• $\begingroup$ Can you explain me in more detail... why $\sum_{a=0}^n\binom{n}{a}x^a $ * $\sum_{b=0}^n\binom{n}{b}x^{n-b}$ is equal to $\sum_{c=0}^{2n} \sum_{a+n-b=c}\binom{n}{a}\binom{n}{b} x^c$ please $\endgroup$ – Salvattore Jul 25 '14 at 4:59
  • $\begingroup$ @Salvattore $\sum_{a,b}\binom{n}{a}\binom{n}{b}x^{a+n-b}$, then collect all the coefficients of $x^c$ for fixed $c$ into $\sum_{a+n-b=c}\binom{n}{a}\binom{n}{b}$ to get $\sum_c\left[\sum_{a+n-b=c}\binom{n}{a}\binom{n}{b}\right]x^c$. If you want to work with generating functions, or even just plain polynomials, you need to be able to collect like terms, it is virtually a requirement. $\endgroup$ – anon Jul 29 '14 at 17:23
21
$\begingroup$

Since $\dbinom n k= \dbinom n {n-k}$, the identity $$ \sum_{k=0}^n \binom n k ^2 = \binom {2n} n $$ is the same as $$ \sum_{k=0}^n \binom n k \binom n {n-k} = \binom {2n} n. $$ So say a committee consists of $n$ Democrats and $n$ Republicans, and one will choose a subcommittee of $n$ members. One may choose $k$ Democrats and $n-k$ Republicans in $\dbinom n k \cdot \dbinom n {n-k}$ ways. The number of Democrats is in the set $\{0,1,2,\ldots,n\}$, thus ranging from all Republicans to all Democrats. The sum then gives the total number of ways to choose $n$ out of $2n$.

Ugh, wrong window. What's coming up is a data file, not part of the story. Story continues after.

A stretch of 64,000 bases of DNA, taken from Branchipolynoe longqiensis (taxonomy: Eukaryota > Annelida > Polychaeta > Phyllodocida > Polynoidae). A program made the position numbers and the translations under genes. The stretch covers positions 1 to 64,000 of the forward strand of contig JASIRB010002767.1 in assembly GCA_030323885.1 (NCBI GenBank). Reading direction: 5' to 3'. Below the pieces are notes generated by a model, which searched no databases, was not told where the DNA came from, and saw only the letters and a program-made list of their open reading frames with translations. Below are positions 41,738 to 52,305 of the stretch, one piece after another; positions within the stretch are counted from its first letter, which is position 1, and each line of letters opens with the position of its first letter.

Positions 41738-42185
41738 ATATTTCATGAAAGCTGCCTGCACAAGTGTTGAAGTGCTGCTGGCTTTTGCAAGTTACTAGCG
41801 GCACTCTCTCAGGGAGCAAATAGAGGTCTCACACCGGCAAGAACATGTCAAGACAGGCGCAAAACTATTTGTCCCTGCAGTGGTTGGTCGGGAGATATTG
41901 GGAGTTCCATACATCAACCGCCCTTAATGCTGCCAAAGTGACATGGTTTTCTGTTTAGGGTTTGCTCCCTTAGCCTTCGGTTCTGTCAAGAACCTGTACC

$\endgroup$
12
$\begingroup$

Consider the graph underlying Pascal's triangle: Pascal's triangle

In this graph, the number at each node is a binomial coefficient and can also be thought of as the number of downward paths from the apex to that node.

The left side of the identity is the number of paths that start at the apex, go down to the $n$th row and return to the apex (let's call them round trips to $n$). By reflecting the return path about the $n$th row, we get a bijective correspondence between return trips to $n$ and paths from the apex to the central node of the $2n$th row. This is nothing but the central binomial coefficient $\binom{2n}n$.

$\endgroup$
11
$\begingroup$